Why we still need Stoptober

Hard to believe that Stoptober is in its 11th year and whilst smoking rates are declining nationally - and are at record low -  we still need the campaign to encourage millions of smokers across the UK to quit the habit this October.

Nearly 6 million adults (13.8% of adults) in England smoke and smoking remains the single biggest cause of preventable illness and death in England.   Every year around 78,000 die from smoking related diseases with 70% of lung cancer cases due to smoking.  Smoking not only damages your lungs but increases your risk of diabetes, cancer heart attacks, respiratory illnesses, suppresses the immune system, impacts bone health, cause tooth loss and gum disease and can lead to infertility in men.  

Within recent years, the proportion of smokers who use cigarettes has rapidly declined whilst use of  hand-rolled tobacco has doubled.   Tobacco has become very expensive and rolling your own is a much cheaper alternative to cigarettes.   However, many roll-up users don’t use a filter and end up inhaling more tar and nicotine, becoming more addicted and therefore find it harder to quit. Roll-ups have been associated with a higher risk of cancer of the mouth, oesophagus, pharynx and larynx when compared to cigarette smokers.

There is also the health impact of 'second hand' smoke or passive smoking - i.e. the smoke non-smokers inhale from a lit cigarette or what a smoker exhales in their company.  In particular, children of smokers are more likely to suffer from asthma and have lower immune responses, making them more susceptible to invasive diseases, like meningitis.  However, there are lots of studies to show that since the ban of smoking in enclosed public spaces, smokers across the country have adapted a 'smoke free' policy in their homes and now there are small numbers of smokers who continue to smoke indoors.   There are, however,  ~10% of pregnant women who smoke at time of delivery, which increases the risk of miscarriage, stillbirth, low birth weight and sudden infant death syndrome.  


Most smokers want to quit.   Nationally 60% of smokers say they want to stop smoking.  When Lockdown happened more than a third of smokers tried to quit with attempts to quit being at higher levels than before the COVID-19 pandemic began.   However, smoking levels amongst adults didn't drop.   This is because most smokers try to quit themselves unaided using willpower alone which is the least effective way to stop smoking.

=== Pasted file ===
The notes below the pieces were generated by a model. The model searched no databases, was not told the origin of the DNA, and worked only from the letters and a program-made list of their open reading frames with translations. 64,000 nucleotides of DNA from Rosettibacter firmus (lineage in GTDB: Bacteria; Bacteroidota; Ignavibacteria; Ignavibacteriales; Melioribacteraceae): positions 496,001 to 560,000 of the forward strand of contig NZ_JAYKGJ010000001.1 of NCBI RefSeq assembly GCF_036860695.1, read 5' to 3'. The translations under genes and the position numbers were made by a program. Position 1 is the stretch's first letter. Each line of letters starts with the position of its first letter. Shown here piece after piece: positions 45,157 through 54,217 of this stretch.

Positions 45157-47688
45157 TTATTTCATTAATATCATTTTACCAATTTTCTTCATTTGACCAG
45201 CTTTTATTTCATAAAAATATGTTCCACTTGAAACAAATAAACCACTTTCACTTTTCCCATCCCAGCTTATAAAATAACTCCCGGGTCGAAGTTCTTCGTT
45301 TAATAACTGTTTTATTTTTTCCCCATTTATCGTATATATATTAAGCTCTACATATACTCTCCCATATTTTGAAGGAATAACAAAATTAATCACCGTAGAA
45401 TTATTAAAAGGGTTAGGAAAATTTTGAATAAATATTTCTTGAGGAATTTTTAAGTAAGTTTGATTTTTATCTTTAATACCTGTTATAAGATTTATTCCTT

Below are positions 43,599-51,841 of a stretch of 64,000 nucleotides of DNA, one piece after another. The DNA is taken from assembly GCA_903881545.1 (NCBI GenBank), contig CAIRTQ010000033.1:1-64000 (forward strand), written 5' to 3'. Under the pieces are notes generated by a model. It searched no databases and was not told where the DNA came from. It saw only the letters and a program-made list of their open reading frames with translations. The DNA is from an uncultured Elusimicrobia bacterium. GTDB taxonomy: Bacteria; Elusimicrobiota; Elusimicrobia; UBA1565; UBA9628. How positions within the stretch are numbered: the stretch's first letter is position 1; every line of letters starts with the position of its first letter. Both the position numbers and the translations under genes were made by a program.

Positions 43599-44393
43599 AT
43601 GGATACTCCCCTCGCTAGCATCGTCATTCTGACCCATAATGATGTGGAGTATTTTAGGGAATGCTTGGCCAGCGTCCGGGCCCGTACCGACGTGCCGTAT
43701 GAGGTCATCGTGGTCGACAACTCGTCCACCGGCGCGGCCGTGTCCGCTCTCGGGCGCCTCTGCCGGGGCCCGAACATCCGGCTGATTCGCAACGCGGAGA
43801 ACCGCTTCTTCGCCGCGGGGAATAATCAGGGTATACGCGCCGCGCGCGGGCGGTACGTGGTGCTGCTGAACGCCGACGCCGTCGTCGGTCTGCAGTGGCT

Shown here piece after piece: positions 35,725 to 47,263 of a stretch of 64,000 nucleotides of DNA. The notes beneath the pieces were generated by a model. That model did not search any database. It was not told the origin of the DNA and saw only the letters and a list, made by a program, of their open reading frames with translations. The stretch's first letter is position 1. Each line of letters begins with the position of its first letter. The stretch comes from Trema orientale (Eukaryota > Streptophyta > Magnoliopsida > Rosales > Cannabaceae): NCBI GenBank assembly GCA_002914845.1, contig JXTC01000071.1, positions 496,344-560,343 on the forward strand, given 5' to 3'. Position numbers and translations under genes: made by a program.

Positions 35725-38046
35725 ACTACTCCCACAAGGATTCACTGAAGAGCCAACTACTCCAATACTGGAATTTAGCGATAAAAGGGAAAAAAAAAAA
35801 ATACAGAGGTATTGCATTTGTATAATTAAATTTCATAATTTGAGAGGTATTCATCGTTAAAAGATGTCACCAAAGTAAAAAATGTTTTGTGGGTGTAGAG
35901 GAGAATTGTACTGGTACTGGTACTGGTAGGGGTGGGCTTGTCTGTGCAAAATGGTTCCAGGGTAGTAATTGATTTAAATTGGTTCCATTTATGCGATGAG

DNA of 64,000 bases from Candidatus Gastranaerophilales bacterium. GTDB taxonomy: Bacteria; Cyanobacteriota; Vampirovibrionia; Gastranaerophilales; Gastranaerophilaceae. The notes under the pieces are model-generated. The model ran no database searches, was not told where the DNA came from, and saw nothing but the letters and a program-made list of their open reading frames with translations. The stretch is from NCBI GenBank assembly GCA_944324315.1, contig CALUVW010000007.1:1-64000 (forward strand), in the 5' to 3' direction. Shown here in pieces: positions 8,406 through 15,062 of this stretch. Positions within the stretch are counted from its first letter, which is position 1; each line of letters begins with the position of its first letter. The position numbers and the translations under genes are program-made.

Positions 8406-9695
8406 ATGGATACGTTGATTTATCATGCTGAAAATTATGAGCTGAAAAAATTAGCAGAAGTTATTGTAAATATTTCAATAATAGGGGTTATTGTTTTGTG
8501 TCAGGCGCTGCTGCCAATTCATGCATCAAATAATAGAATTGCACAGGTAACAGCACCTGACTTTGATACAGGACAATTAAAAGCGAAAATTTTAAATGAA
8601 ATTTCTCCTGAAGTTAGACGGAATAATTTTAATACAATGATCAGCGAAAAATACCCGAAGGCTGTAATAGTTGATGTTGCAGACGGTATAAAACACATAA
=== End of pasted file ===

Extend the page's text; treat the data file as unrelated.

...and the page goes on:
If you want to quit successfully, you need support and the NHS and local smoking cessation services can help you to do that. For example:  

  • Using nicotine replacement therapies (NRT) or e-cigarettes makes it one and a half times as likely a person will succeed
  • Using a stop smoking medicine prescribed by a GP, pharmacist or other health professionals  doubles a person's chance of quitting successfully 
  • Combining stop smoking aids with expert support from local stop smoking services makes someone 3 times as likely to stop smoking successfully

There is national evidence that if someone manages to abstain from smoking for 28 days, they are 5 times more likely to quit for good.  So this month is as good a time as any to get in touch with your local pharmacist, GP or search for smoking cessation services online.   

Quitting smoking can help you to move more   

Within days of quitting, the heart rate decreases, blood circulation increases and the carbon monoxide level in the blood drops to that of a non-smoker. Between 1 to 12 months, lung function improves (such as coughing and shortness of breath decreases), enabling greater ability to physically exercise. In turn, increasing fitness levels means smokers are also more like to fight cravings.   Added benefits are improved taste and smell, an improved immune system and better mental health. See  the NHS Quit Smoking page for more information. 

Quitting will save you money

HM Revenue and Customs found that the average smoker could save around £2000 a year when they quit (that’s approximately £167 a month). That can equate to a nice holiday or some extra cash for your heating bills or to take up a new hobby.  Quitting smoking also reduces life assurance and car and home insurance premiums.

In 2019, at least 1.4% of household expenditure was spent on tobacco products.  Moreover, just under a quarter of households containing smokers live in poverty once spend on smoking is considered.  This means that tobacco usage appears to exacerbate poverty in low income households in the United Kingdom. 

NHS Scotland have a useful tool to help you calculate how much you can save: